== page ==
- * ino -- the number of the inode desired.  This is the unique identifier
- *        within the file system for the inode being requested.
- * lock_flags -- flags indicating how to lock the inode.  See the comment
- *		 for xfs_ilock() for a list of valid values.
+ * Inode lookup is only done during metadata operations and not as part of the
+ * data IO path. Hence we only allow locking of the XFS_ILOCK during lookup.
  */
 int
 xfs_iget(
-	xfs_mount_t	*mp,
-	xfs_trans_t	*tp,
-	xfs_ino_t	ino,
-	uint		flags,
-	uint		lock_flags,
-	xfs_inode_t	**ipp)
+	struct xfs_mount	*mp,
+	struct xfs_trans	*tp,
+	xfs_ino_t		ino,
+	uint			flags,
+	uint			lock_flags,
+	struct xfs_inode	**ipp)
 {
-	xfs_inode_t	*ip;
-	int		error;
-	xfs_perag_t	*pag;
-	xfs_agino_t	agino;
+	struct xfs_inode	*ip;
+	struct xfs_perag	*pag;
+	xfs_agino_t		agino;
+	int			error;
 
-	/*
-	 * xfs_reclaim_inode() uses the ILOCK to ensure an inode
-	 * doesn't get freed while it's being referenced during a
-	 * radix tree traversal here.  It assumes this function
-	 * aqcuires only the ILOCK (and therefore it has no need to
-	 * involve the IOLOCK in this synchronization).
-	 */
 	ASSERT((lock_flags & (XFS_IOLOCK_EXCL | XFS_IOLOCK_SHARED)) == 0);
 
 	/* reject inode numbers outside existing AGs */
@@ -758,15 +738,7 @@  xfs_inode_walk_ag_grab(
 
 	ASSERT(rcu_read_lock_held());
 
-	/*
-	 * check for stale RCU freed inode
-	 *
-	 * If the inode has been reallocated, it doesn't matter if it's not in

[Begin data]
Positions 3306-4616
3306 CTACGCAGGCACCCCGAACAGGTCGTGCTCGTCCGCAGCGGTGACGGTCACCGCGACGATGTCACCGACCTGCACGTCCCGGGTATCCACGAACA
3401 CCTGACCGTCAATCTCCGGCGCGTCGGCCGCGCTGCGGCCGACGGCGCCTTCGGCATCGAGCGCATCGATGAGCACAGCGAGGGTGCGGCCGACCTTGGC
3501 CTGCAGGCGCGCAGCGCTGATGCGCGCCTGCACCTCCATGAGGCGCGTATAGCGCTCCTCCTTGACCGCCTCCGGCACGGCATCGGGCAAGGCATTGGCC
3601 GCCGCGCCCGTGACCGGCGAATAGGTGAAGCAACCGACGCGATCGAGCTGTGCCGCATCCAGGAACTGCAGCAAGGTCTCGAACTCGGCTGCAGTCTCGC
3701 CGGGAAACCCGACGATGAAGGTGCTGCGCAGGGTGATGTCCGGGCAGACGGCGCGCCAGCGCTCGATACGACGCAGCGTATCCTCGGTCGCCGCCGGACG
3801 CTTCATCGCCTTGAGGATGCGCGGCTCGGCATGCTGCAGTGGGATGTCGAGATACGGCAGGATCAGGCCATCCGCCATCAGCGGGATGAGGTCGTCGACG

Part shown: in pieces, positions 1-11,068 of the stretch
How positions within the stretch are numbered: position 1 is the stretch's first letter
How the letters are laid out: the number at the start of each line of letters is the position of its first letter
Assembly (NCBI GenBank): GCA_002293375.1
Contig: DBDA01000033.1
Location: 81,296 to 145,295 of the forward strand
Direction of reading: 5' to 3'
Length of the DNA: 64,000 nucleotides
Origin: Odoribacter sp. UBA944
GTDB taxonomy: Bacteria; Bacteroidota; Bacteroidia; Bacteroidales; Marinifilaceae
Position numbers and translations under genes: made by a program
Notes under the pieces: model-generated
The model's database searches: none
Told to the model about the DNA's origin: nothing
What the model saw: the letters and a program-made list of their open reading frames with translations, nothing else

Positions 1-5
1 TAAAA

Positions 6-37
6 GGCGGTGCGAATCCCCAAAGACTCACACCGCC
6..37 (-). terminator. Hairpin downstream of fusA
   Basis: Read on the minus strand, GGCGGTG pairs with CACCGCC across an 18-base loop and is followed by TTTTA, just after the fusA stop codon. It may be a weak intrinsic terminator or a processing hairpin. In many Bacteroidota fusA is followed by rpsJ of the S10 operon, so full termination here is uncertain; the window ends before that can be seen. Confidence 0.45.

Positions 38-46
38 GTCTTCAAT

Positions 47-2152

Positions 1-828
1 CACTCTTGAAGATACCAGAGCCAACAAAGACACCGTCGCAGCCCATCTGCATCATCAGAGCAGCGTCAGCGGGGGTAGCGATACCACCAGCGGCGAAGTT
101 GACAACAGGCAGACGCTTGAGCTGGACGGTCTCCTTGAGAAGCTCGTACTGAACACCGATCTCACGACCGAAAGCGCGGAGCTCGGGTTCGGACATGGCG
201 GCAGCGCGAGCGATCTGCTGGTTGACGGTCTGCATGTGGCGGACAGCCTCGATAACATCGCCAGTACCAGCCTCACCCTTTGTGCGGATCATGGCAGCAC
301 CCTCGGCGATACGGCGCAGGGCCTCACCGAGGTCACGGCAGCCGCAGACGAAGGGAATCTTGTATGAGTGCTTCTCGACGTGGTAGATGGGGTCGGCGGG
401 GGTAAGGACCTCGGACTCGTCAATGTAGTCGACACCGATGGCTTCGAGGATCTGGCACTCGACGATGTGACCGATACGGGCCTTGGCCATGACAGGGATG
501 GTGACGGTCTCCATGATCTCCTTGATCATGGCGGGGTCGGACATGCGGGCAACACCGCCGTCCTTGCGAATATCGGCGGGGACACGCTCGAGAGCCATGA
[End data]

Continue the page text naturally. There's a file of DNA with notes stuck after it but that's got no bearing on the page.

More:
-	 * the AG we are walking - we are walking for writeback, so if it
-	 * passes all the "valid inode" checks and is dirty, then we'll write
-	 * it back anyway.  If it has been reallocated and still being
-	 * initialised, the XFS_INEW check below will catch it.
-	 */
+	/* Check for stale RCU freed inode */
 	spin_lock(&ip->i_flags_lock);
 	if (!ip->i_ino)
 		goto out_unlock_noent;
@@ -1052,43 +1024,16 @@  xfs_reclaim_inode_grab(
 }
 
 /*
- * Inodes in different states need to be treated differently. The following
- * table lists the inode states and the reclaim actions necessary:
- *
- *	inode state	     iflush ret		required action
- *      ---------------      ----------         ---------------
- *	bad			-		reclaim
- *	shutdown		EIO		unpin and reclaim
- *	clean, unpinned		0		reclaim
- *	stale, unpinned		0		reclaim
- *	clean, pinned(*)	0		requeue
- *	stale, pinned		EAGAIN		requeue
- *	dirty, async		-		requeue
- *	dirty, sync		0		reclaim
+ * Inode reclaim is non-blocking, so the default action if progress cannot be
+ * made is to "requeue" the inode for reclaim by unlocking it and clearing the
+ * XFS_IRECLAIM flag.  If we are in a shutdown state, we don't care about
+ * blocking anymore and hence we can wait for the inode to be able to reclaim